Local governments and nonprofits must follow HUD regulations and grant terms in order to receive funding. One of the most taxing mandates that accompanies HUD funding is data collection and reporting. By focusing on numbers, and aggregate numbers at that, HUD perpetuates the myth that homeless people are a distinct population. Instead of addressing the respective needs of each homeless individual, the current paradigm ultimately maintains the stereotype that homeless people are either mentally ill or responsible for their circumstances, due to either an unwillingness to work or a history of poor decision-making. Thus, the “problem” is not properly understood as lack of housing, but rather deemed the homeless themselves. Nonprofits then offer their assistance, either conditioning it on the receipt of mental health treatment or full engagement in a continuum of care process whereby homeless people work their way toward short-term housing. These “solutions” fail to address the root of the problem, and the cycle continues.

Willse does explore the Housing First movement as a potential means of improving conditions for the homeless. This movement recognizes that homeless people, by that very designation, are in need of housing. Housing First providers recognize this need, and provide clients with permanent housing, no strings attached. Providers will facilitate mental health and other social services if requested by the client, but clients are not coerced into any treatment nor exposed to programmatic content without explicit consent. Interestingly, once the crisis of finding a home is solved, many individuals have the stability to seek and benefit from such services.[17] Their health improves, but having the home is a prerequisite. Nevertheless, without addressing the structural foundations of homelessness nationally, Housing First offers only a limited remedy.

Readers unfamiliar with the details of homelessness management and advocacy will assuredly benefit from exposure to Willse’s critique of the neoliberal paradigm. Although Willse’s ideas are complex and philosophically-demanding, even non-academics willing to apply themselves should be capable of following his arguments and conclusions. But, unfortunately, increased knowledge of the status quo is the only reward for making it through the book.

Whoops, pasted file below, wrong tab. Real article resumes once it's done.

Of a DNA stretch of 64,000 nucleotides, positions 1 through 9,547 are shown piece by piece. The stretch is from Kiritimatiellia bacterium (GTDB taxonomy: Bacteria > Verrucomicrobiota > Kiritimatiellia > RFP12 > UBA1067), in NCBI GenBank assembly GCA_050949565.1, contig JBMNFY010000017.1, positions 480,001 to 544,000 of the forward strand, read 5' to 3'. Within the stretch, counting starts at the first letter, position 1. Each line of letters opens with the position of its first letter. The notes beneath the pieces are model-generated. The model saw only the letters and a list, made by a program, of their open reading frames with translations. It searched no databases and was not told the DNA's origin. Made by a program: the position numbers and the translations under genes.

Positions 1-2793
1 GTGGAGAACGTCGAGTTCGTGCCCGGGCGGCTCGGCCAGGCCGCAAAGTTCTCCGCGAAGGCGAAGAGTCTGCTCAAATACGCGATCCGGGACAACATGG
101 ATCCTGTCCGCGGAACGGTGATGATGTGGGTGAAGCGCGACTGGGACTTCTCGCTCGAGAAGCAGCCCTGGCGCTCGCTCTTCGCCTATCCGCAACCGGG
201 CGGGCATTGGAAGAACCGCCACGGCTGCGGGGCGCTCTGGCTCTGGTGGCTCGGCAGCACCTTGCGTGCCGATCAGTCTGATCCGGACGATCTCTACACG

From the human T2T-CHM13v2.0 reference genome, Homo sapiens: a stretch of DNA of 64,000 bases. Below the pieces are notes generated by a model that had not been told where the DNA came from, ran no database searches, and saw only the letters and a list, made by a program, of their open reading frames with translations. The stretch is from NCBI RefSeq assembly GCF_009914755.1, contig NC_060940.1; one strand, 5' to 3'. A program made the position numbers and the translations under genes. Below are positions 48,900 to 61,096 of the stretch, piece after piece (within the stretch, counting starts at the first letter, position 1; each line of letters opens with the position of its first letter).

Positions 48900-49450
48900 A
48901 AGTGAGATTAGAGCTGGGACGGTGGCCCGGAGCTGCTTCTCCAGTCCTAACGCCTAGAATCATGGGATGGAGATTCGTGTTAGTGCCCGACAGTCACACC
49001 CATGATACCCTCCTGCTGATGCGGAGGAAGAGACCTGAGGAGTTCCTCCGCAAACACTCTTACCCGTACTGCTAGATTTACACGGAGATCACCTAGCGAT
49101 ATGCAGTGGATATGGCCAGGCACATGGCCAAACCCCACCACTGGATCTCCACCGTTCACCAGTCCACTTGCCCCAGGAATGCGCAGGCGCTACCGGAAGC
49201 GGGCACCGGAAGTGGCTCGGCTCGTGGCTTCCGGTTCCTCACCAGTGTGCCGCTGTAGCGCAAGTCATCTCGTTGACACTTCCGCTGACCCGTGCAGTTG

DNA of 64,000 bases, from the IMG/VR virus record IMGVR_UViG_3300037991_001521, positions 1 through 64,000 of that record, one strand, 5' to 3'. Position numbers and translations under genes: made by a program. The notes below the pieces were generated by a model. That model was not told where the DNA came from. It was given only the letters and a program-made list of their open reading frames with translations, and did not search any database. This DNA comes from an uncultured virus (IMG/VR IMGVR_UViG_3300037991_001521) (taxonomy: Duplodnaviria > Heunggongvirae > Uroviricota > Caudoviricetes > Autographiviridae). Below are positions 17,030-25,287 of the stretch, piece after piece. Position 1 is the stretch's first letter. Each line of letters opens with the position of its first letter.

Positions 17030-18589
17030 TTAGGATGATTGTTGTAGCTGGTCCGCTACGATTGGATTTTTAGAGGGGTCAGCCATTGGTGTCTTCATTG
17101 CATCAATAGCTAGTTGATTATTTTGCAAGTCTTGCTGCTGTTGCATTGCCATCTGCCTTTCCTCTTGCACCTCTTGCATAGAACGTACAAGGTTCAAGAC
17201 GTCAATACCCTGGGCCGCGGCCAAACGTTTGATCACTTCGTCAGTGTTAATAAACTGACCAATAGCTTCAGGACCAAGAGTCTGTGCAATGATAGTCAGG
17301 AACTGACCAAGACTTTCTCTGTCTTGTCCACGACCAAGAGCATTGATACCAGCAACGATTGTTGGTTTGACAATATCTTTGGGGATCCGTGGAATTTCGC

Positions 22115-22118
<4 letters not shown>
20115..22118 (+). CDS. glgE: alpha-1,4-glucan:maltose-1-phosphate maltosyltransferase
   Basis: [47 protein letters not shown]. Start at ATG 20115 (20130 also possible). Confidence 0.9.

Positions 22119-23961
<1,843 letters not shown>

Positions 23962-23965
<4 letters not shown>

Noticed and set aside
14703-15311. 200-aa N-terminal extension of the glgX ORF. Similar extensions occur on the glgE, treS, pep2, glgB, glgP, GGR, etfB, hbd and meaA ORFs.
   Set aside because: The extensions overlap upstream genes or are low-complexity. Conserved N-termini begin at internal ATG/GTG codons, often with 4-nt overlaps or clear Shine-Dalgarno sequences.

Instead of equipping readers with a blueprint for improving conditions for homeless people, the book largely avoids delving into policy reform. Indeed, this criticism has been made by other reviewers.[18] Despite this reviewer having a background in political science, the question of how to shift into a new sociopolitical paradigm is daunting. It would have been nice if Willse offered some ideas on where to begin advocacy to genuinely address homelessness.

Perhaps part of the answer lies in another critique of the book, which is that its ideas derive from a very particular point of view. One reviewer euphemistically writes that the book “certainly fits within social work’s social justice agenda.”[19] At times, Willse’s work did resemble a manifesto and failed to acknowledge successful work that has been accomplished with and on behalf of homeless people. Surely, the current paradigm must offer – or at least permit – some benefits, aside from the purported perpetuation of white privilege. This reviewer would be interested in learning how to leverage them.

In sum, The Value of Homelessness offers an enlightening prospective on homelessness management within the United States. Readers will gain insight not only into homeless communities and activism, but also into how their own tacit acceptance of the neoliberal paradigm may contribute to the existence of homelessness. Yet readers looking for concrete solutions, as opposed to a philosophical challenge, may wish to deny this book a home on their shelf.

[1] Craig Willse, The Value of Homeless: Managing Surplus Life in the United States (2015) (e-book).

[2] Id.

[3] Id.

[4] Id.

[5] Id.

[6] Id.

[7] Id.

[8] Id.

[9] Note that racism does not refer to the racism of contemporary political vocabulary, in which members of a particular race or ethnicity are deemed superior or inferior. Instead, Willse explains that Foucault’s racism refers to the human race broadly.

[10] See Willse, supra note 1.

[11] Id.

[12] Id.

[13] Id.

[14] Id.

[15] Id.

[16] Id.

[17] Id.

[18] Lindsay McCarthy, Society & Space, http://societyandspace.com/reviews/reviews-archive/willse-craig-2015-the-value-of-homelessness-managing-surplus-life-in-the-united-states-reviewed-by-lindsey-mccarthy/ (last accessed: Apr. 1, 2016).

[19] Wayne C. Evens, Book Review,  J. of Soc. Work Values and Ethics, http://jswve.org/download/fall_2015,_volume_12,_no._2/book_reviews/105-106%20Book%20Review%20-%20The%20value%20of%20homelessness-JSWVE-12-2.pdf (2015).